Sunlight

Frank Weston Benson (American, 1862-1951)

Currently on View in K208
Image Licensing

  • The figure’s dress provides a blank canvas for Benson’s brushstrokes in dazzling white, pink, and violet, accented by the blue and violet shadows typical of Impressionism.
  • The model is the artist’s daughter Eleanor, who often joined her mother and sisters in posing for Benson’s outdoor works around Wooster Farm, their summer retreat in Maine.
  • Benson was a key figure in Boston’s art scene, both as a highly successful artist and director of the School of the Museum of Fine Arts. Like colleagues Edmund Tarbell and William Paxton, his purest Impressionist efforts are depictions of women and children in sun-drenched landscapes.

Indianapolis Museum of Art: Highlights of the Collection (2005)

Frank Benson was a key figure in the vital artistic arena of early 20th-century Boston, a member of a school of painters named for their city. He painted an idealized world that was never ugly or harsh, focusing instead on the lifestyle of genteel New Englanders. His outdoor images, especially those of vibrant young women, were painted in the full spectrum of colors, in bright sunshine. The model in Sunlight is the artist's daughter Eleanor, who, like her mother and sisters, often posed for Benson's outdoor works. Enveloped in sunshine, Eleanor's white dress is crisscrossed with the blue shadows typical of orthodox Impressionism. Even her gesture-left hand raised against the glare-refers to the light that is the painting's true subject.

Benson studied at the Boston Museum School and the Académie Julian, eventually embracing many of the techniques and goals of French Impressionism. Benson was accomplished in a variety of media, including watercolor, pastel, aquatint, and engraving. In the 1890s, the artist accepted a commission to work on the decoration of the Library of Congress and completed murals of the four seasons and Three Graces for the project.

[Benson] sets before us visions of the free life of the open air . . . in a landscape drenched in sweet sunlight.
-Critic William Howe Downes, 1911

Curatorial Summary

Frank Weston Benson became one of Boston’s most popular artists and played a leading role in the local Impressionist school. Benson was a member of The Ten, a group that included America’s most important Impressionist painters. Although only some of The Ten painted in the Impressionist style, they all believed in freedom of expression and the need to experiment. Like Benson, most of The Ten were already successful artists, but they broke away from the restrictions of the traditional artist organizations of their day in order to exhibit more freely.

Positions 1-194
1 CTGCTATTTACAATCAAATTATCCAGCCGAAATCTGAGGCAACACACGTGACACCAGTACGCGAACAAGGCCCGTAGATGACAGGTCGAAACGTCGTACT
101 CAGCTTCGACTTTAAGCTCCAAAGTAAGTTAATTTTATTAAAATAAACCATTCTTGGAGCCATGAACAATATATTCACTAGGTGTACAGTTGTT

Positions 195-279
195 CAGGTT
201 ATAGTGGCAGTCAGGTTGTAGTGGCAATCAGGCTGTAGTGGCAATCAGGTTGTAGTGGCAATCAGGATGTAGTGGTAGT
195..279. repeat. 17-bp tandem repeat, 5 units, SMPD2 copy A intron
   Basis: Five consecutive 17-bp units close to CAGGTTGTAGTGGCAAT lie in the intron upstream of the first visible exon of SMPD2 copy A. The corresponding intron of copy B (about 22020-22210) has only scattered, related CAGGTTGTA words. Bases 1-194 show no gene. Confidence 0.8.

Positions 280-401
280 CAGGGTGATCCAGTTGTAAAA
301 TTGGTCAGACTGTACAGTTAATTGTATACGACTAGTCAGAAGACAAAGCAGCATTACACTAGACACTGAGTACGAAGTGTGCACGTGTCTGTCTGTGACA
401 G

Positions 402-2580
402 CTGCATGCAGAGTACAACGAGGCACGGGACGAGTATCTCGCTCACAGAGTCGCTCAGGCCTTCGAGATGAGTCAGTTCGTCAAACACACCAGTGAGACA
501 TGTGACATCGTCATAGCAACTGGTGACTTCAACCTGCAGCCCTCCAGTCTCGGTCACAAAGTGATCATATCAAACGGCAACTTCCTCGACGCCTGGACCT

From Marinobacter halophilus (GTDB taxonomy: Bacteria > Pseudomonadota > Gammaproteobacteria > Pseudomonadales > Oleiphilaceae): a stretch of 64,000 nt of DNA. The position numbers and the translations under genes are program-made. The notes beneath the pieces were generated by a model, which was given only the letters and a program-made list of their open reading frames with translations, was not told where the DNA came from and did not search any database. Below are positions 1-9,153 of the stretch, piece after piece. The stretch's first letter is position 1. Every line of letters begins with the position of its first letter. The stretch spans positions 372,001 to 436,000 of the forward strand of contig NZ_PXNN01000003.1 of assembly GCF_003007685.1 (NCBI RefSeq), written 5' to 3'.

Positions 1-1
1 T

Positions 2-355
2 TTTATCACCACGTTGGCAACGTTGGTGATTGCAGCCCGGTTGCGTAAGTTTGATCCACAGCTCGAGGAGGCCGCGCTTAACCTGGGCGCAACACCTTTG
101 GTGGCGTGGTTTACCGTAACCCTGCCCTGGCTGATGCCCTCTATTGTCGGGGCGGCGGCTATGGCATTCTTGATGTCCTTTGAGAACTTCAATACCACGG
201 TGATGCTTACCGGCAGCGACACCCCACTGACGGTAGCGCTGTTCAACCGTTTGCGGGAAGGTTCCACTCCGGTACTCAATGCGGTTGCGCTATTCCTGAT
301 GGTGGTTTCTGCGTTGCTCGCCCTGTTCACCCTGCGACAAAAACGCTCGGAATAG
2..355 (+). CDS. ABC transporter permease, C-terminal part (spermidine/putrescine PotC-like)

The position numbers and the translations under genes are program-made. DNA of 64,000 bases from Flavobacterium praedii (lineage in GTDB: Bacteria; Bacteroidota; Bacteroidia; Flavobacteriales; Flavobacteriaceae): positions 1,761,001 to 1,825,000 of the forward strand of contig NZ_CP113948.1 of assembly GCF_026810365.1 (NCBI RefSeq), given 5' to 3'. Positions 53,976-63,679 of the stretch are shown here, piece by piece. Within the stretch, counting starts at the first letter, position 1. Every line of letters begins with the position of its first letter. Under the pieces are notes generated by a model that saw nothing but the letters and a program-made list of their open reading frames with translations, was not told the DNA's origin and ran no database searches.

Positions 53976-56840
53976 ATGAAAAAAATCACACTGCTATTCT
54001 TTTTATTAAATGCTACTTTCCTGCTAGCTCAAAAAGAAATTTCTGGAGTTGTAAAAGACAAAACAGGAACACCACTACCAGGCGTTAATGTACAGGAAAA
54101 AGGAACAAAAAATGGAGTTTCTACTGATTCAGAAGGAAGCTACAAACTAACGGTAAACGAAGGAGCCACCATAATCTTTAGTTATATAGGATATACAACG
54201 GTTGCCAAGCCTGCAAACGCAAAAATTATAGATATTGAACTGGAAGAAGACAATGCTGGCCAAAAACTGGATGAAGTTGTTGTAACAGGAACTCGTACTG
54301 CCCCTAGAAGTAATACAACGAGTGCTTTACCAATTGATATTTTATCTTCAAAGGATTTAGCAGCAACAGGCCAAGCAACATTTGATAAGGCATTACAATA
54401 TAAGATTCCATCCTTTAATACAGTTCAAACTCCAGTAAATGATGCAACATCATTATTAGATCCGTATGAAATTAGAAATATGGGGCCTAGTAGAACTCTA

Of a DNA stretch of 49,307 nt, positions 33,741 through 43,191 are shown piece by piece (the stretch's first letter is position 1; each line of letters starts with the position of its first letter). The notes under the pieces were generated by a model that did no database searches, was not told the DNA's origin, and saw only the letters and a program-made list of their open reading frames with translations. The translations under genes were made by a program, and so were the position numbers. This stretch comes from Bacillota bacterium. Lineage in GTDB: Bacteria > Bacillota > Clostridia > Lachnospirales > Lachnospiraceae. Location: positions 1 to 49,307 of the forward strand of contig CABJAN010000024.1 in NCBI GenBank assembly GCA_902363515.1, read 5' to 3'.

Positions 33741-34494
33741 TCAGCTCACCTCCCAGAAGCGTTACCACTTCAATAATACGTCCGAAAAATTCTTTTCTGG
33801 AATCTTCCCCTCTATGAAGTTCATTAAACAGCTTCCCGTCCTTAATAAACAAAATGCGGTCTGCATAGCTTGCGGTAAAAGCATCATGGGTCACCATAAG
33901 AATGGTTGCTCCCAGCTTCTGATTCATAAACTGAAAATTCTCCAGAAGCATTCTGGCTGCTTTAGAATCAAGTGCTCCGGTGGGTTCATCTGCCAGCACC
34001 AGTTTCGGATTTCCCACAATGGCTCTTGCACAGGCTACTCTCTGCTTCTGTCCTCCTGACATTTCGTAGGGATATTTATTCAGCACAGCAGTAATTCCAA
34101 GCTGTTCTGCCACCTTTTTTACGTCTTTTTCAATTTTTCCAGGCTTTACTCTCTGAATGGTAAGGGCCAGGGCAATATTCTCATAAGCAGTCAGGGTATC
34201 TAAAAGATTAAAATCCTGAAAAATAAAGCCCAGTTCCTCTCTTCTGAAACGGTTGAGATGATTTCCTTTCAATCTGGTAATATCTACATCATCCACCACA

Sunlight shows the artist’s daughter Eleanor looking across Penobscot Bay in Maine, a pose that Benson incorporated in several compositions during the early 1900s, when he fully adopted the Impressionist style. Benson referred to a photograph of Eleanor as a guide for his painting, but he elongated her waistline and straightened her posture to enhance the elegance of her figure. This artistic liberty in his works reflects Benson’s own acceptance of the ideal of timeless beauty, and he painted for a traditional New England society that wanted to see its own values reflected in art.

While Benson used photography to compose his works, he also sketched and painted in the open air to capture the essence of the sparkling light, producing single-figure studies he used in larger compositions. The brilliant color, dazzling sunlight, and rapid brushwork are typical elements of the Impressionist style. Benson often created multiple compositions of a similar theme, keeping some paintings of his family for his personal collection.

References

Bedford, Faith Andrews. Frank W. Benson: American Impressionist. New York: Rizzoli, 1994.

Wilmerding, John, Sheila Dugan, and William H. Gerdts. Frank W. Benson: The Impressionist Years. New York: Spanierman Gallery, 1988.

Purchased from the artist by the John Herron Art Institute, Indianapolis, Indiana,{1} now the Indianapolis Museum of Art at Newfields, in 1911 (11.1).

{1} Included in the Sixth Annual Exhibition of Works by American Artists at the John Herron Art Institute, 4 December 1910 -1 January 1911, cat. no. 253, and purchased out of this exhibition. See Art Association of Indianapolis, Indiana, Annual Report, 1911, p. 13.

Object Information

artist
Frank Weston Benson (American, 1862-1951)
creation date
1909
materials
oil on canvas
dimensions
32 x 20 in. (canvas)
37-1/8 x 25-1/2 x 2-5/8 in. (framed)
mark descriptions
Signed and dated in brown oil paint at lower left: F W. Benson 1909
accession number
11.1
credit line
John Herron Fund
copyright
© The Frank W. Benson Trust
collection
American Painting and Sculpture to 1945
colors

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